It’s no secret that China’s use of facial recognition technology (FRT) is the most invasive in the world. In our recent analysis of how 100 countries use FRT, China had the worst score with the most widespread use of the technology.
But in a recent twist, China’s Supreme Court has given citizens the right to refuse FRT use by private businesses, including banks, hotels, and nightclubs. The ruling, which the Supreme Court has hurried to execute because it “couldn’t wait anymore,” ensures that informed, opt-in consent is gained from private businesses who want to use FRT.
This makes this a landmark case, placing China head-and-shoulders above the likes of the United States, United Kingdom, Canada, and Australia when it comes to protecting citizens’ privacy against FRT use in private businesses.
Not only is this a standout case because it comes from a country that’s renowned for disregarding citizens’ privacy, but it places China within an elite (and incredibly small) group of countries that have specific rulings/pieces of legislation surrounding the use of FRT for private businesses. While FRT grows at an exponential rate, many countries are failing to keep up with it through their legislation. So, even though certain privacy protections may be provided through the likes of GDPR, the lack of specific and explicit legislation around the use of facial recognition means there are gaps and loopholes that can be exploited.
To find out just how China’s new ruling stands up against other countries, we studied the top 25 countries (according to GDP) to see what, if any, legislation/court rulings there are.
(Please note: Thailand is in the process of introducing a data protection law that would ensure explicit consent is sought when using sensitive data (including biometrics) but ongoing delays make this unclear at present).
China is just one of six countries to govern FRT in private businesses
Out of the 25 countries we covered, only six countries have explicit laws/rulings around the use of FRT in a private setting. These are China, Brazil, Spain, the Netherlands, Sweden, and Belgium. Belgium categorically bans the use of FRT, while Spain severely restricts its use (in general, it has no legal basis except in extreme circumstances, e.g. for critical infrastructure). The remainder rule that explicit consent is required (informed, opt-in consent). But, in Sweden’s case, this is only required if the technology is being used to identify people. If it is being used in an anonymized manner (it uses a case where visitor movement patterns were being monitored but facial images were being stored/analyzed), consent isn’t required. This makes Sweden’s ruling less privacy-protecting than the others within this category.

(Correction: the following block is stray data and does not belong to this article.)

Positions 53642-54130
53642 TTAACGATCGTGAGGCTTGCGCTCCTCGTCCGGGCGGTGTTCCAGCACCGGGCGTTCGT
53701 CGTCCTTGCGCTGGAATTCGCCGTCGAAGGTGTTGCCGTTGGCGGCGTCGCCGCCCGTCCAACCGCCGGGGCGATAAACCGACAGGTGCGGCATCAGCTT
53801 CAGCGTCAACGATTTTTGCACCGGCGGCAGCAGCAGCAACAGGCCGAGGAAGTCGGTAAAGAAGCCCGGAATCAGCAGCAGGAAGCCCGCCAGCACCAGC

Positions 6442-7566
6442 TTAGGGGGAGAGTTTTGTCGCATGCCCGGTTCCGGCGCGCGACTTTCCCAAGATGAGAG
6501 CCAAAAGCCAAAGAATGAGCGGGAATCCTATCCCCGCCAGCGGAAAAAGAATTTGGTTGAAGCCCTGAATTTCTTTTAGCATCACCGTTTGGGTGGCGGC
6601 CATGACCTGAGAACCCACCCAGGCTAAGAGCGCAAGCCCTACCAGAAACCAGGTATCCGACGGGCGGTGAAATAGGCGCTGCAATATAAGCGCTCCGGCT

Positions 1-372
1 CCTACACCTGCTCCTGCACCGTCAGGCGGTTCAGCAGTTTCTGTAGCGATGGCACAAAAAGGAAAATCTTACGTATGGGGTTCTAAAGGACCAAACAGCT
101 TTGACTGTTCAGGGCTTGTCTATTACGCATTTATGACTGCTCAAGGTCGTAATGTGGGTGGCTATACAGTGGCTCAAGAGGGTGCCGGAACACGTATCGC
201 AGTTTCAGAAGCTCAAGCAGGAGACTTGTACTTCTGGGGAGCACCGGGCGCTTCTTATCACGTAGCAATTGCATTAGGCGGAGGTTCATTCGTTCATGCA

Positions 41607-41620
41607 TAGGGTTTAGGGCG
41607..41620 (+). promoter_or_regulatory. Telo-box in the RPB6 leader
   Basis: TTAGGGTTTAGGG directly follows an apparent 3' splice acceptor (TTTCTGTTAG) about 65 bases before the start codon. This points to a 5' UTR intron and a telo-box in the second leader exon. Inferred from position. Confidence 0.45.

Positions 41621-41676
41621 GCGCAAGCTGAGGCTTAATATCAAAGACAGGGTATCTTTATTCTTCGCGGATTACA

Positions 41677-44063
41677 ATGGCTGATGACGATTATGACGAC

France and Germany also have some guidance from their relevant data protection authorities, ruling that informed, opt-in consent is necessary.
In sharp contrast, seven countries fail to provide adequate protection for citizens when it comes to FRT by not having clear laws and not explicitly requiring consent. These are the United States, Saudi Arabia, Thailand, Taiwan, Indonesia, Canada, and India.
In the United States, only a handful of states/cities have banned FRT (including Maine, Massachusetts, and the cities of Minneapolis and San Francisco) but with no federal ruling or guidance on its use, this leaves each state free to rule on FRT as it wishes. In Canada, it is currently possible to collect and share facial images for identification purposes without consent. The Privacy Act also fails to include or define facial and biometric information.
Some other countries fall in between the two extremes noted above, with general data protection legislation/guidance that may help limit FRT use in a private setting. For example, EU laws and recommendations may come into force in Switzerland, Germany, Poland, and Italy, ensuring informed, opt-in consent is obtained. But as local law fails to interpret/enforce these actions, there is a lack of clarity in these areas.